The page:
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EU Imposes Tariffs Up to 38% on Chinese EVs Amid Trade Tensions

Facing an influx of subsidized Chinese electric vehicles, the European Union is imposing steep tariffs, prompting fears of retaliatory measures and economic fallout.

Michael C. Anderson, Editor-in-Chief, Battery Technology

June 12, 2024

3 Min Read
EU flag with China puzzle piece
EU flag with China puzzle pieceBaona / iStock via Getty Images

The European Union (EU) has announced substantial new tariffs on electric vehicles (EVs) imported from China, raising concerns about potential trade conflicts between the two economic giants. The tariffs, set to be implemented from July 4, range from 17.4% to 38.1% on top of the existing 10% duty, significantly increasing the cost of Chinese EVs in Europe (Reuters).

The announcement comes just weeks after the US announced its own EV-related tariffs on Chinese companies.

The European Commission, the EU's executive arm, justified these measures following an investigation that began in October, which concluded that Chinese EVs benefit from unfair state subsidies. These subsidies allow Chinese manufacturers to sell their vehicles at artificially low prices, posing a significant threat to European carmakers.

Breakdown of tariffs

The EU has set varying levels of additional duties based on the cooperation of Chinese companies during the investigation:

  • BYD, a major player in the global EV market, faces an additional 17.4% tariff.

  • Geely, owner of Sweden's Volvo, will be subjected to a 20% tariff.

  • SAIC, another major Chinese automaker, will incur the highest additional duty at 38.1%.

  • Companies that cooperated with the investigation will see a 21% additional duty, while non-cooperative firms face the maximum 38.1%.

Related:Europe's Battery Industry 'Caught in the Crossfire'

Tesla, which manufactures many of its vehicles in China, may receive an individually calculated tariff rate later, depending on further negotiations and evidence provided to the Commission (CNN).

Trade war risk

China has strongly condemned the EU's decision, labeling it as protectionist and threatening to the stability of global trade. Per CNBC, the Chinese Ministry of Commerce stated that the tariffs would harm China-EU economic relations and disrupt the global automotive supply chain. Beijing has already initiated retaliatory measures, including an anti-dumping investigation into European imports such as brandy, and could impose higher tariffs on European goods, from vehicles to luxury items (CNN).

The potential for a trade war looms large, as Beijing might use both diplomatic and economic tools to counter the EU's actions. This situation creates a precarious environment for European automakers, many of whom (as Reuters points out) have substantial investments in China and rely heavily on the Chinese market for their sales. German Chancellor Olaf Scholz has voiced concerns about the tariffs, warning that protectionism could lead to higher costs and economic hardship for all parties involved. CNN quotes him as saying last Saturday that protectionism and isolation “ultimately just makes everything more expensive and everyone poorer.”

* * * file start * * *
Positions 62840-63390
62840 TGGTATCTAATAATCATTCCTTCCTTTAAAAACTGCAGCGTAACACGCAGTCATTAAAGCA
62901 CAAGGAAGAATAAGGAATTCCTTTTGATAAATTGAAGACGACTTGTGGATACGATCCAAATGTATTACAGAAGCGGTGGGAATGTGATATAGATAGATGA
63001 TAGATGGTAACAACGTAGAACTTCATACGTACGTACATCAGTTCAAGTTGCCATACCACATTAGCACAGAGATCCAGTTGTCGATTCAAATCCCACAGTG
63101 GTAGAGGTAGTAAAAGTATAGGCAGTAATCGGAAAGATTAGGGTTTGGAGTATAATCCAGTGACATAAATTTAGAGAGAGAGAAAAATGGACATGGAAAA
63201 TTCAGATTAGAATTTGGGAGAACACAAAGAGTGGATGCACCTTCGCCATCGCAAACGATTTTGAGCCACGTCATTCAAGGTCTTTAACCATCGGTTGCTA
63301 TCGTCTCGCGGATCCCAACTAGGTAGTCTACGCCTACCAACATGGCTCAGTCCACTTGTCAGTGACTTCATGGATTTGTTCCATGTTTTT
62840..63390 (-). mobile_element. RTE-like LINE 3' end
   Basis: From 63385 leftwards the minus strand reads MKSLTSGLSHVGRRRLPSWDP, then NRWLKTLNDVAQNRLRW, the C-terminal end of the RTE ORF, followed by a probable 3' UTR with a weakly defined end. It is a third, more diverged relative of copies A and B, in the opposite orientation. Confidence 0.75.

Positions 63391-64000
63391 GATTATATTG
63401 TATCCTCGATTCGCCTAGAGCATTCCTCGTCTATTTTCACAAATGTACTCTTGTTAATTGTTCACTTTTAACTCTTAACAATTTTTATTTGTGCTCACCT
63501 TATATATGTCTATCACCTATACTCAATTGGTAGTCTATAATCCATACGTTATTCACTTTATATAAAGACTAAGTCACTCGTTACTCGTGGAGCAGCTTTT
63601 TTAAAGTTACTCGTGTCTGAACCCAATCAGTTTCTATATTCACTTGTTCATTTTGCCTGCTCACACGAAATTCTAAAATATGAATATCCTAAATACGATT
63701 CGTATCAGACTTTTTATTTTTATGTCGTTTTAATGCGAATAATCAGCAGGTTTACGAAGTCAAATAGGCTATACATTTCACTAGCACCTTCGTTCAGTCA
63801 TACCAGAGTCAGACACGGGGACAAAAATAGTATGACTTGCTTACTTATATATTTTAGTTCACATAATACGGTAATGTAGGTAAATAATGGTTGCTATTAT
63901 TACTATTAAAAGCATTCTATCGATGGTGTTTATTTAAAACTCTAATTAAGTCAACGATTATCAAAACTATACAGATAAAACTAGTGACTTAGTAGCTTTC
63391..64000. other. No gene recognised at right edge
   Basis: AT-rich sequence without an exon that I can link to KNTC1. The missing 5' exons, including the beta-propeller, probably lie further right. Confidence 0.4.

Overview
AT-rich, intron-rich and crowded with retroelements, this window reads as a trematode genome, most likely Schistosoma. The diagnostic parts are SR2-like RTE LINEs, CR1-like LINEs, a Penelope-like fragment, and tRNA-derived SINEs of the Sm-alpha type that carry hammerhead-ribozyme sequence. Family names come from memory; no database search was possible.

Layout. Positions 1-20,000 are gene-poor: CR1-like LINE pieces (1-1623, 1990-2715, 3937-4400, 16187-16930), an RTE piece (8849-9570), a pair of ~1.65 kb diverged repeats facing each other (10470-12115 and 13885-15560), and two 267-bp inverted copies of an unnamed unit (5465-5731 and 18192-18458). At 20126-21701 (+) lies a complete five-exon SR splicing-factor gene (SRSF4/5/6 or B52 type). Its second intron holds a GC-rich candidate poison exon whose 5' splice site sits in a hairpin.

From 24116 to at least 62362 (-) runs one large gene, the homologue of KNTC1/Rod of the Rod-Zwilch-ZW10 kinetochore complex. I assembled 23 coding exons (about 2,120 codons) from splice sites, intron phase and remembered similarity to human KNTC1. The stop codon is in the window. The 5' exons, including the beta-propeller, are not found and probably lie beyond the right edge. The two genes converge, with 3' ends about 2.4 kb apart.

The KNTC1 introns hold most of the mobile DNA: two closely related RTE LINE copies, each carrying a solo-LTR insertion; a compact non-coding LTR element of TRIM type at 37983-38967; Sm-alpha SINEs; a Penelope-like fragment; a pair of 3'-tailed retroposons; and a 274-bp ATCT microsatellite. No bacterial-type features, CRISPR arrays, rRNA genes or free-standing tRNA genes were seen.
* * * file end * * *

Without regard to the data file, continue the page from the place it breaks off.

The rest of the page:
Related:New US Tariffs Designed to Protect EV/Battery Industries from China Trade Practices

The new EU tariffs on Chinese EVs mark a significant shift in trade policy, reflecting growing concerns over fair competition and the protection of strategic industries within Europe. While the immediate economic impact may be limited, the long-term consequences could reshape the global EV market and lead to heightened trade tensions between the EU and China. As the November deadline for potentially making these tariffs permanent approaches, the situation remains fluid, with ongoing negotiations and potential retaliations likely to influence the final outcome.

The tariff announcement precedes a gathering of European EV and battery executives at The Battery Show Europe conference in Stuttgart, Germany by just a week: Your Battery Technology team will be asking for comments on the tariff news.

About the Author(s)

Michael C. Anderson

Editor-in-Chief, Battery Technology, Informa Markets - Engineering

Battery Technology Editor-in-Chief Michael C. Anderson has been covering manufacturing and transportation technology developments for more than a quarter-century, with editor roles at Manufacturing Engineering, Cutting Tool Engineering, Automotive Design & Production, and Smart Manufacturing. Before all of that, he taught English and literature at colleges in Japan and Michigan.

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